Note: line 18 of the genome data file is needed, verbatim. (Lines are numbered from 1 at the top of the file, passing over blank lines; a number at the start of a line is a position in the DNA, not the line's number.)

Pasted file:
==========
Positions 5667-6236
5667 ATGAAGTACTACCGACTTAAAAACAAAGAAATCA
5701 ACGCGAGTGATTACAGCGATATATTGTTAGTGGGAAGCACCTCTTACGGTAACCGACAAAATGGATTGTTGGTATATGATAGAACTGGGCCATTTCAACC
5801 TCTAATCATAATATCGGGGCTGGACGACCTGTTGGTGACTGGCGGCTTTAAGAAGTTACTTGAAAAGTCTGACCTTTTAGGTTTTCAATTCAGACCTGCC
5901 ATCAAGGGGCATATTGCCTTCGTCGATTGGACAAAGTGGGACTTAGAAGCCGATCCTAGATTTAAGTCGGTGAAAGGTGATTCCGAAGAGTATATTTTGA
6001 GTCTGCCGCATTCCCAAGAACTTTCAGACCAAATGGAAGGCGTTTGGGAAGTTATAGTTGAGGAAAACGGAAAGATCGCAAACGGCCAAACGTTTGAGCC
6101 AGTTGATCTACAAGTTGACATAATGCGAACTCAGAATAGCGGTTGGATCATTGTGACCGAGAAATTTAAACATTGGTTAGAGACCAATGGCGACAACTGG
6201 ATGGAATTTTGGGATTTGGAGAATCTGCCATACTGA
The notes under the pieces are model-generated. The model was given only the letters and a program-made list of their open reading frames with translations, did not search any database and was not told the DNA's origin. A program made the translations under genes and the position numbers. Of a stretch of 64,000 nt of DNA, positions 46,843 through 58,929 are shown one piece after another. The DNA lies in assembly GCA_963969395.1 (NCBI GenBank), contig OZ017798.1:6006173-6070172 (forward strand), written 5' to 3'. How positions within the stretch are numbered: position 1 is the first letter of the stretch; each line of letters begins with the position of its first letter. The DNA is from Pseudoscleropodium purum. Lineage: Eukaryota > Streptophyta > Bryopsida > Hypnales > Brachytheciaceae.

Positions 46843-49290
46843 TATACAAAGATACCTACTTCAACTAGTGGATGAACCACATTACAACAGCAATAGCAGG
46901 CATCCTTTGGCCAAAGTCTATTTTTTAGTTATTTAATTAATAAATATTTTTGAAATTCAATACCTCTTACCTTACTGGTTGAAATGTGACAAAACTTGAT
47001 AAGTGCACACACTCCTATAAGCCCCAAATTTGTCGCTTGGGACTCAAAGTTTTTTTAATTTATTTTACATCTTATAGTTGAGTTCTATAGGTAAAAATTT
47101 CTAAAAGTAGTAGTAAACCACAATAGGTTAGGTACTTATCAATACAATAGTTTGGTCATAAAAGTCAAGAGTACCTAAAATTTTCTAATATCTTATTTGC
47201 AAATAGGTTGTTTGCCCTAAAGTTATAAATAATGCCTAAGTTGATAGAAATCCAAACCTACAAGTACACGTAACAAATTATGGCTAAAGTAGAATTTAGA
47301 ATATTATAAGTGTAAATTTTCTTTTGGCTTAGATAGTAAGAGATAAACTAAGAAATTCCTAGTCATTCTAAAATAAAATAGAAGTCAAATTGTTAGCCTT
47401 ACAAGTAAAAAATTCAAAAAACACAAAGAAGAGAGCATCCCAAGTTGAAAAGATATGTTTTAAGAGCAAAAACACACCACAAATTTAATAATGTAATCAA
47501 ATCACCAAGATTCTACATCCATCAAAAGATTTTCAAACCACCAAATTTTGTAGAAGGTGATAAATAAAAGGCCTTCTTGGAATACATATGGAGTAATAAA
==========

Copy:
47501 ATCACCAAGATTCTACATCCATCAAAAGATTTTCAAACCACCAAATTTTGTAGAAGGTGATAAATAAAAGGCCTTCTTGGAATACATATGGAGTAATAAA